Right next to Little Buffalo River this Saturday morning I found one in a squabble with a Vireo, and gnatcatcher, perplexed had to stop a few times to think. Taken with a Canon 50D and a 400mm Canon DO IS lens:






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Its only the 4th time in 3 years i’ve seen a Hooded Warbler here in NW Arkansas. I photographed him on Thursday at 10:35 AM in the Little Buffalo River bottom field across the river.┬áHe is a striking small bird of eastern hardwood forests, the Hooded Warbler prefers forests with some shrub understory.

Cool Fact

  • The Hooded Warbler is strongly territorial on its wintering grounds. Males and females use different habitats: males in mature forest, and females in scrubbier forest and seasonally flooded areas. If a male is removed, a female in adjacent scrub will not move into the male’s territory.

Photo taken with a Canon 50D with a Canon EF400 DO IS lens from about 25′ and I got about 100 insect bites for my effort.


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I believe southeastern Newton County and Pope County got a bit more rain (3-4″) the we did here near Parthenon. A Flash Flood Warning was issued for the Richland Creek Campground yesterday afternoon, then more rain came in the evening. I felt that early this morning would be the best time to drive over and check it out. Falling Water Creek was only up about 6 inches at 8 AM; which was a disappointment to me. I expected to see it in flood stage. It was pretty anyway and the azaleas are in bloom at this time:



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We got 1.82 inches of rain from dusk Monday until dusk Tuesday. It never rained hard, just a continuous gentle rain for 24 hours.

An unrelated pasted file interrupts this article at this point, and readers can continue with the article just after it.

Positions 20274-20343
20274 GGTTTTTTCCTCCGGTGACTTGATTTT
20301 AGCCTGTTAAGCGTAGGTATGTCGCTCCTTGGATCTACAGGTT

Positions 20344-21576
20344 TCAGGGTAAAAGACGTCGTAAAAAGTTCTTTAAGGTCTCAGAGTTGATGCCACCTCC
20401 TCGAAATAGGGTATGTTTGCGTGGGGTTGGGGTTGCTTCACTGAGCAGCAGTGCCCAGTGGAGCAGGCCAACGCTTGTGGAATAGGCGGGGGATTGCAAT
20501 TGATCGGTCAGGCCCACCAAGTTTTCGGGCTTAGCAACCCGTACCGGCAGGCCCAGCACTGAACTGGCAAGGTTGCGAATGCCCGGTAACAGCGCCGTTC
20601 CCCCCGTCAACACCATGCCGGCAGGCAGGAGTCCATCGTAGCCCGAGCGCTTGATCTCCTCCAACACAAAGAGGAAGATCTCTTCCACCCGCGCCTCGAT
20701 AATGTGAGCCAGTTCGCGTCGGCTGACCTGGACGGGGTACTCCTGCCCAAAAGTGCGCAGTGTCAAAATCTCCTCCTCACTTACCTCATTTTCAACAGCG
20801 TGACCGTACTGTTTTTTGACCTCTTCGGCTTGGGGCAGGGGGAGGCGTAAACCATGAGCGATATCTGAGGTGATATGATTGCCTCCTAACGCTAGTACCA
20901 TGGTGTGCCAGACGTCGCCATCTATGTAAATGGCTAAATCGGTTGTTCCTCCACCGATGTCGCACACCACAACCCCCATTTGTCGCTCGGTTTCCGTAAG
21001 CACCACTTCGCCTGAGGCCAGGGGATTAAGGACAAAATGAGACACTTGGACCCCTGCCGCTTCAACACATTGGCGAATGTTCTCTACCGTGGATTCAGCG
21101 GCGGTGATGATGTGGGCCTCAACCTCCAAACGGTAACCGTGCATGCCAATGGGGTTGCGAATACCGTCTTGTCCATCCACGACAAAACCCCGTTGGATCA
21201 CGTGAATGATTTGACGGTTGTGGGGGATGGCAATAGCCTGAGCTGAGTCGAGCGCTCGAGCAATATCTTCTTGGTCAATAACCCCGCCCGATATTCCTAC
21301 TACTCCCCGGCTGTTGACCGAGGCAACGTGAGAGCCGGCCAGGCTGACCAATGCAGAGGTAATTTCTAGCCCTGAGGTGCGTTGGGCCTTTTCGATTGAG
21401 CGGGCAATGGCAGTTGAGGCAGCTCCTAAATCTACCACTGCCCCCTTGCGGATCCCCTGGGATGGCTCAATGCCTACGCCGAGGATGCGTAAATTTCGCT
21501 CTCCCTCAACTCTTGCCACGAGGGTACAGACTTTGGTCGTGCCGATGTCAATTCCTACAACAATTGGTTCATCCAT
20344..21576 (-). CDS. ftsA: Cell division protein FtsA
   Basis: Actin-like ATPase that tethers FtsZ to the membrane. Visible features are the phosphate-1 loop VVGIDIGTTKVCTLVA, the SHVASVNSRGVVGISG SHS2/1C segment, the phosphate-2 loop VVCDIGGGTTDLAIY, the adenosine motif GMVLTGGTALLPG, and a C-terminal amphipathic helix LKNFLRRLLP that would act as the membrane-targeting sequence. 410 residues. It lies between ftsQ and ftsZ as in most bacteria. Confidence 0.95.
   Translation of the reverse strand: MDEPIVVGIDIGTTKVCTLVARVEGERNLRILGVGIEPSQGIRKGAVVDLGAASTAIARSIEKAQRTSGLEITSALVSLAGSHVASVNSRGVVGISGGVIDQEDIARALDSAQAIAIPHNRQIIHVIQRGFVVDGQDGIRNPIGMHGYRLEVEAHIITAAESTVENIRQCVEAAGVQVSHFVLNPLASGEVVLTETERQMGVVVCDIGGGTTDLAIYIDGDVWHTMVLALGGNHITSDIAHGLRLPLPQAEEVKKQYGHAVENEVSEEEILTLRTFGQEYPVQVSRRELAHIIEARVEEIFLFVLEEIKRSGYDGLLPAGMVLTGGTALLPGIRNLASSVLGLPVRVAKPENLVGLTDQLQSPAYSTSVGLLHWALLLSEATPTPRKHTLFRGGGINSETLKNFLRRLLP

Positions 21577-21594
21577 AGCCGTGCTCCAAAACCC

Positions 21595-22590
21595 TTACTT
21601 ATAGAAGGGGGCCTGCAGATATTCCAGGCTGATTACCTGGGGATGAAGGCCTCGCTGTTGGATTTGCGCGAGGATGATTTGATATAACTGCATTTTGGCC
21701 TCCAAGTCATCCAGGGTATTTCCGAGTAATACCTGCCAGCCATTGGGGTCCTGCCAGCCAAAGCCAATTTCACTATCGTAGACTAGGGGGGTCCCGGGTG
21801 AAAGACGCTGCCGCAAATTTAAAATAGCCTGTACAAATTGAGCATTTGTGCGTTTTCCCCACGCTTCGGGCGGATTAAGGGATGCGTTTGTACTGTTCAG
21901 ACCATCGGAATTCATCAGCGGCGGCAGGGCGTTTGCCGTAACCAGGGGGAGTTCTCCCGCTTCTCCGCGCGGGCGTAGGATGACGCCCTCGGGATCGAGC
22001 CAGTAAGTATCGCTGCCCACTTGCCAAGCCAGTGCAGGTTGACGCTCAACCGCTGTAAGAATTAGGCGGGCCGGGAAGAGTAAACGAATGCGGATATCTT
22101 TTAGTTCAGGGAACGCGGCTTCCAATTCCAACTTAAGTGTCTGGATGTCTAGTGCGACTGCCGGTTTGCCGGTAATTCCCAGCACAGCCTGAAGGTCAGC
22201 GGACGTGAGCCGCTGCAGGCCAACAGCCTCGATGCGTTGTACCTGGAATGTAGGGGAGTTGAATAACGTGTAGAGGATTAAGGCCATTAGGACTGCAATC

The White eyed Vireo, a great songster, also, has a beautiful set of white eyes. They are widespread birds across the Ozarks; heard often but rarely seen. this photo was taken right next to the LIttle Buffalo River:


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We luckily have both species here in Arkansas. The Summer Tanagers are more plentiful than the Scarlet Tanagers (by about 10 to 1). The Scarlet tanager requires a territory of about 10 acres and the Summer Tanager only about an acre or so. Notice the black-grey wings on the female Scarlet Tanager and the absence of black-grey on the female Summer Tanager. The female Summer Tanager has a bit more rose pigment in it’s feathers:

female Scarlet Tanager

female Scarlet Tanager


female Summer Tanager



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Yesterday, I noticed a pair of Northern Orioles (Baltimore) working together to weave a nest. They were so “deep” into their work that they didn’t notice me only 30′ away. They have been eating mulberries by the hundreds every day; the supply is plentiful on one tree in particular. The female mostly weaves while the male watches.

We are expecting lots of rain and strong storms (possibly severe) over the next 3 days with a slow moving front. There is plenty of moisture in place here; its been so hazy I can’t see the mountains: